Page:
Tutorial 9  Inductors (Alevel Extension)
The content of this tutorial is not on the AQA syllabus (or, for that matter, the OCR or EDEXCEL). It is on the SQA Advanced Higher syllabus. It is part of the option A (Alternating Currents) on the Welsh Board (WJEC). Other Option A content can be found in Tutorials 9 and 10.
I have included it here because students studying the AQA Electronics Option need to know something about the concepts of AC Theory to understand the ideas of filters. Also students studying a syllabus that is not AQA will find these notes helpful.
Before studying this tutorial, you may wish to revise Electromagnetic Induction.
Inductors are simpler components than capacitors. At its simplest an inductor is a coil of wire.
In the picture above, the wire is wrapped around a magnetic core. The coils for a demountable transformer can be used as inductors.
Capacitors are very sensitive to changes in
temperature, or exceeding the working voltage. There are no such problems with
inductors.
There are different kinds of inductors as shown as symbols in the picture below:
We will consider single inductors which have a
selfinductance, for which the Physics code is
L
and the units are Henrys (H). The unit is named after Joseph Henry (1797 –
1878), an American physicist, who did a lot of pioneering work with
electromagnetism.
As far as electric currents are concerned, an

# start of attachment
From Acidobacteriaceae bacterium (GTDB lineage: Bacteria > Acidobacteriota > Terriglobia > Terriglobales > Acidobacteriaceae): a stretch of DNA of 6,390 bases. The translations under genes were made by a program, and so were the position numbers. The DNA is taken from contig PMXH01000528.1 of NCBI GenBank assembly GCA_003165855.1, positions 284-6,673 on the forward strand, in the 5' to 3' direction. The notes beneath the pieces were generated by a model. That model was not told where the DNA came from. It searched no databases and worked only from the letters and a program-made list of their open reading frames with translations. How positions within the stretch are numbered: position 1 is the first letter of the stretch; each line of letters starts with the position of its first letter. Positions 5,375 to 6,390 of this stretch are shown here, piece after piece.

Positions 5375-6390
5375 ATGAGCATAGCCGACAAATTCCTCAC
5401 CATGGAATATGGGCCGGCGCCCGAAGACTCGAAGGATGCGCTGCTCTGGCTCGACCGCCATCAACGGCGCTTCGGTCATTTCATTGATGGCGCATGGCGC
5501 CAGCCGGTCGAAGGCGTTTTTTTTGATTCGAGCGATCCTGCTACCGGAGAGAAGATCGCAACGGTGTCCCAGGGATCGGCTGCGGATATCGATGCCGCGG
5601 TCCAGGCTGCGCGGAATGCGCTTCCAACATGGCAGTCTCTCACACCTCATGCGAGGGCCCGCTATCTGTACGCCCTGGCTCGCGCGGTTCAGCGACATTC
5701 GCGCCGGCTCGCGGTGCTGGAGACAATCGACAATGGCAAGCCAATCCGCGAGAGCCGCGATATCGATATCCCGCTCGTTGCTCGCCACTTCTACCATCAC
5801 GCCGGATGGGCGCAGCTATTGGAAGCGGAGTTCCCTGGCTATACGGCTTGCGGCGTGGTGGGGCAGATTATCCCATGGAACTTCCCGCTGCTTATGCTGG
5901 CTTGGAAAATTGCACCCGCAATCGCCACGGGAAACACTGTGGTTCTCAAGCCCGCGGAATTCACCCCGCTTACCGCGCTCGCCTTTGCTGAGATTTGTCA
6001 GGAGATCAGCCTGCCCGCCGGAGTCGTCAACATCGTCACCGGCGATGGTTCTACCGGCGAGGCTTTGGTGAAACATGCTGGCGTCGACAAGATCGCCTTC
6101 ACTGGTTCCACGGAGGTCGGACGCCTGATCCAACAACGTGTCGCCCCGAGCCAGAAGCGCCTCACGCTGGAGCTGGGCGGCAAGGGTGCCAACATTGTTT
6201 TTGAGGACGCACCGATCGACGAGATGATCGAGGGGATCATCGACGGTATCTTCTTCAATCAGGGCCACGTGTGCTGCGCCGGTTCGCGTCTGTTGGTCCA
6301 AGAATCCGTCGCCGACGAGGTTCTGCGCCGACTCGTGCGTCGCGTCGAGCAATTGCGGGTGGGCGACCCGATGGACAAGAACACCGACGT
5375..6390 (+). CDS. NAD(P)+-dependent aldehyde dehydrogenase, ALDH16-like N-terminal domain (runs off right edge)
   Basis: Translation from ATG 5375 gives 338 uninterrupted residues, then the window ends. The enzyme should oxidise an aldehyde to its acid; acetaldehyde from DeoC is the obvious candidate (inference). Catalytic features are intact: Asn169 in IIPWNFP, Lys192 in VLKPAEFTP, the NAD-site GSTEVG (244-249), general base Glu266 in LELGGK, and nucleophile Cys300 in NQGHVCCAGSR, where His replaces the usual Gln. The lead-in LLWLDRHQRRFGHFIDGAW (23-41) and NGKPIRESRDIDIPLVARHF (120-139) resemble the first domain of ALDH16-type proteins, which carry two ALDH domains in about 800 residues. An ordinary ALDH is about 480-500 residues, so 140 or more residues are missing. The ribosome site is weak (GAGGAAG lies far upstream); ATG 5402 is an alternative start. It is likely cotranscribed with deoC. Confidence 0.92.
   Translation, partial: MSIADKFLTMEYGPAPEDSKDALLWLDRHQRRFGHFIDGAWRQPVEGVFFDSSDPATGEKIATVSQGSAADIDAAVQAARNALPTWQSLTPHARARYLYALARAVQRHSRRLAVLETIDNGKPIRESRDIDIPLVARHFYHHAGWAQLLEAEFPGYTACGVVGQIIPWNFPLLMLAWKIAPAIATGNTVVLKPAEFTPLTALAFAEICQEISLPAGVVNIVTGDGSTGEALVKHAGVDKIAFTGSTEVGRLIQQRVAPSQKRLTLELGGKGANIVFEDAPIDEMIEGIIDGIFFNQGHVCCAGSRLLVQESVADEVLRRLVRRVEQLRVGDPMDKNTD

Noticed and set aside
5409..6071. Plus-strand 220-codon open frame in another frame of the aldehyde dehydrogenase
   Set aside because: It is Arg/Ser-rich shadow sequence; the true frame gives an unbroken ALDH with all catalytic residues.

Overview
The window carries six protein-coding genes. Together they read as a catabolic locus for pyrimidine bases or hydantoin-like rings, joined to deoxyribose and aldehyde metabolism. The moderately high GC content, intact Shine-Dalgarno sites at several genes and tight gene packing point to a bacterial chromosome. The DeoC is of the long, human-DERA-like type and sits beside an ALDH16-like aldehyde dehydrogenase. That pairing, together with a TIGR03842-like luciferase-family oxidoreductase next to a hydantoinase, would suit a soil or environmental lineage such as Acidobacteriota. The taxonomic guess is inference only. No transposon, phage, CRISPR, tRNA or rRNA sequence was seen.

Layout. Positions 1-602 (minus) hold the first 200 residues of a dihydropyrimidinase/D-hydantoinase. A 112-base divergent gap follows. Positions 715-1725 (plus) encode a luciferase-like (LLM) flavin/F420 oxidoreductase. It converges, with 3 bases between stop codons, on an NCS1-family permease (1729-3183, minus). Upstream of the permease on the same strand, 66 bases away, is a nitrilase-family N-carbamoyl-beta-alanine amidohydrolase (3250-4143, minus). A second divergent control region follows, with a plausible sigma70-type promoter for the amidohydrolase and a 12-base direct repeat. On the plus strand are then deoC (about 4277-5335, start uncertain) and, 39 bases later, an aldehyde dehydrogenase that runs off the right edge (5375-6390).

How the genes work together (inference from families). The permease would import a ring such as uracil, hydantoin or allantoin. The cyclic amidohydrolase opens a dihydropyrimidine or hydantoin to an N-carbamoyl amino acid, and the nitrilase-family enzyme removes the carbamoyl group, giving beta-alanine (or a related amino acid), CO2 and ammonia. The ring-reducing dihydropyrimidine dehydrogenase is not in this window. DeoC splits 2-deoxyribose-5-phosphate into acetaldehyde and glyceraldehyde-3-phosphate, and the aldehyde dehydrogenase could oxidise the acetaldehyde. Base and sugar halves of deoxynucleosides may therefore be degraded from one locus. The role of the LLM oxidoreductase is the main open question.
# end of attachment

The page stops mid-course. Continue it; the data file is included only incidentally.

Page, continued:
inductor is simply a piece of coiled wire and should not affect the flow of
charge at all. A perfect inductor has zero resistance.
Suppose we connect an inductor in series with a bulb. The circuit is below:
The inductor has zero resistance. If we connect the
circuit to a DC battery, the bulb lights up to full brightness, just as we would
expect.
Now let’s connect it to an AC supply of exactly the same voltage. We would
expect the bulb to light up to exactly the same brightness.
Explain which AC voltage we should use: peak or RMS. 
But we see that the bulb is slightly dimmer.
There seems to be some extra "resistance". This "resistance" is caused by
the reactance of the inductor.
Electric currents always produce a magnetic field. That is an unchangeable law of Physics. A direct current produces a steady magnetic field, while an alternating current produces a magnetic field that is changing all the time.
You can make a voltage across the ends of a wire by moving a magnet past a wire, or by moving a wire past a magnet. You can even make a voltage by having a magnet sitting next to a wire that is stationary, but you have got to change the magnetic field. If the magnetic field remains the same, no voltage will be induced, however strong the magnetic field.
A currentcarrying coil of wire will act as an electromagnet, even though the coil itself is made of a nonmagnetic material like copper. Let’s think about what would happen when we switch on a current that passes through a coil of wire. When we switch on the current, a magnetic field is made as the current flows. As the field being made, a reverse voltage is made to oppose the increase in voltage across the inductor.
We can use Faraday’s and Lenz’s laws to help us to model the situation. There are some terms that we need to know to help us think it through:
Quantity 
Physics Code 
Units 
Flux density (magnetic field strength) 
B 
Tesla (T) 
Magnetic flux 
F 
Weber (Wb) 
Electromotive Force (voltage) 
E (Curly ‘E’) 
Volts (V) 
You may remember the magnetic field of a bar magnet looking like this:
Flux is simply the total number of field lines. There are 9 field lines in this picture.
Flux density is high when the field lines are close together. That means that the magnetic field is strong. So the magnetic field strength is shown by the concentration of field lines. If the field line a spread out, the field is weaker.